Right Thing, Right Way – Man as Instructor

“And it was told King David, “The Lord has blessed the household of Obed-edom and all that belongs to him, because of the ark of God.” So David went and brought up the ark of God from the house of Obed-edom to the city of David with rejoicing. And when those who bore the ark of the Lord had gone six steps, he sacrificed an ox and a fattened animal. And David danced before the Lord with all his might. And David was wearing a linen ephod. So David and all the house of Israel brought up the ark of the Lord with shouting and with the sound of the horn. - 2 Samuel 6:12-15 ESV

Canada's 100-meter sprinter Ben Johnson, arguably the fastest man in history, flew down the track in a world-record 9.79 seconds, only .13 of a second in front of 1984 quadruple gold medalist Carl Lewis of the U.S. At the finish line, in angry celebration and to taunt Lewis, Johnson thrust an index finger to the sky. Johnson later told reporters, "I don't care about the perfect race. I don't care what the world record is. I just wanted to beat Carl." Johnson's pursuit of shaming a rival brought shame upon himself. The Olympics' crackdown on illegal drugs, requiring post-race urine tests of all winners, revealed Johnson had taken stanozolol, a forbidden anabolic steroid. Within three days he was stripped of his medal and record and banned from competitive athletics for two years. He left Seoul like a criminal, hiding his face behind a briefcase as he was mobbed by photographers. A seemingly small decision to enhance athletic performance with an illegal drug set Johnson up for a life out of control.[1]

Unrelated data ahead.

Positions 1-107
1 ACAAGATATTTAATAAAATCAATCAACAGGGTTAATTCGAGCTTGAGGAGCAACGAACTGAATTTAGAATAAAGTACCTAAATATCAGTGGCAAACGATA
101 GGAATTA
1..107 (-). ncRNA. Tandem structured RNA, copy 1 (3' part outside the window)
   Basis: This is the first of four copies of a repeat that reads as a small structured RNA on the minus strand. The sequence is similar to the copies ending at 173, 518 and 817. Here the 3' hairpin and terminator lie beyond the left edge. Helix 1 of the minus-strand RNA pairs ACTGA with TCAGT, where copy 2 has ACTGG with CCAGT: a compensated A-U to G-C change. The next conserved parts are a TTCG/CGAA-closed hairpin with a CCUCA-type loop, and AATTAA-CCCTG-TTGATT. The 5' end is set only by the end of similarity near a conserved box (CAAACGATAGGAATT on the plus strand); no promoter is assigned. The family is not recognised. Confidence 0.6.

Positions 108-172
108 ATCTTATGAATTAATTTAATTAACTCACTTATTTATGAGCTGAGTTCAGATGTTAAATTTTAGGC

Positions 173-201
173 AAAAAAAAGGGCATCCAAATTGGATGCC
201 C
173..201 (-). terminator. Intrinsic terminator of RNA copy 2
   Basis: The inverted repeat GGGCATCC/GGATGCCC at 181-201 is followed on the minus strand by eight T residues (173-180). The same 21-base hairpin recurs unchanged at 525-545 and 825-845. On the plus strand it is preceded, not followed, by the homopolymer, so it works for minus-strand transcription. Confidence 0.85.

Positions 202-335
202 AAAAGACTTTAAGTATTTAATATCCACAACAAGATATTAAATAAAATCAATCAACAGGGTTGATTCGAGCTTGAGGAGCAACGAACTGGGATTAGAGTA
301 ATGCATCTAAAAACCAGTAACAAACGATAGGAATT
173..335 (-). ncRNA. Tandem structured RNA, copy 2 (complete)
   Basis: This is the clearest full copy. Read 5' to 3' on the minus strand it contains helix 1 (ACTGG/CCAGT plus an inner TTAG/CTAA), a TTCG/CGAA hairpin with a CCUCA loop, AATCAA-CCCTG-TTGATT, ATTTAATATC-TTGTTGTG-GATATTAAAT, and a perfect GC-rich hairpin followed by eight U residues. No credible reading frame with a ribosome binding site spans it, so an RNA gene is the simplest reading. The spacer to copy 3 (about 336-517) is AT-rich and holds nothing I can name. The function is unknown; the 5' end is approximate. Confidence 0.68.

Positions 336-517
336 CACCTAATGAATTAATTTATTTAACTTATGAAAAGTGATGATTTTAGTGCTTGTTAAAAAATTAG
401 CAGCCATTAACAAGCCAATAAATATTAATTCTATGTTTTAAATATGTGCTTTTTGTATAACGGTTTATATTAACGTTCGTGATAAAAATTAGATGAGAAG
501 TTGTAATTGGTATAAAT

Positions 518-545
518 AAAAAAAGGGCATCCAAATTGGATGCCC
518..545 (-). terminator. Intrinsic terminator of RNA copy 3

Johnson won the race, but he did it the wrong way. You see, men, God doesn’t just care about what we do, but He cares how we do it! Doing the right thing the wrong way has been a problem for ages. David learned this principle the hard way when he tried to bring the Ark of the Covenant to Jerusalem his own way.  First, they loaded the Ark on a cart for transport.  Didn’t matter that it was a “new” one. God gave specific instructions about how the Ark was to be transported, and it was not on a cart.  It was to be carried by Levites (Num. 4:15).
 Second, this whole fiasco was made even more tragic when a Uzzah tried to steady the Ark and it cost the man his life (v 6-7). Again, the Ark was not to be touched (Num. 4:15).  It was not a mistake to bring the Ark to Jerusalem, but David did it the wrong the way, and it was a disaster.

Thankfully, David did not miss the fact that the Lord was displeased.  So apparently, David looked to the Scriptures for direction, and took the Ark to the home of Obed-edom, a Levite, for safe keeping, as the Lord prescribed.  When the Lord blessed the Levite, David felt like he had another chance to do it right.  This time he moved the Ark with fervent worship to the Lord through rejoicing, dancing, and sacrifices (v 12-15).  God looked with favor on David’s efforts and the task was completed successfully.

When we make a mistake and experience a defeat, then course correct and experience success like David did, that becomes an opportunity for us as Instructors to impart to those in our charge the wisdom gained from our experience.  The Lord has given me a timely verse to share from my own experience: “Trust in the LORD with all thine heart; and lean not unto thine own understanding. In all thy ways acknowledge him, and he shall direct thy paths” (Prov. 3:5-6 KJV).  When in doubt about how to proceed, trust the Lord and humbly ask Him for guidance.  He will never fail to direct your steps forward.
We learn from David that doing the right thing the wrong way can have devastating effects and even cause harm to others. However, doing the right thing the right way can bring great joy to our hearts and to those we love! Most importantly as men of God, we bring honor and glory to God... the right way! 

Have you ever done the right thing the wrong way? If so, what measures have you put into place so that it never happens again?  How are you imparting wisdom from your mistake? 
When we do things God’s way, we are blessed and those in our household are as well. How are you teaching this principle to those you are influencing with your life and example?
Ask God for teachable moments to share wisdom from your own experience and for ways to instruct those in your charge to do the right thing the right way – God’s way! 

[1] Jeanne Zornes, "Taking the High Road," Pursuit, Vol. V, No. 1, 1996, 13-15.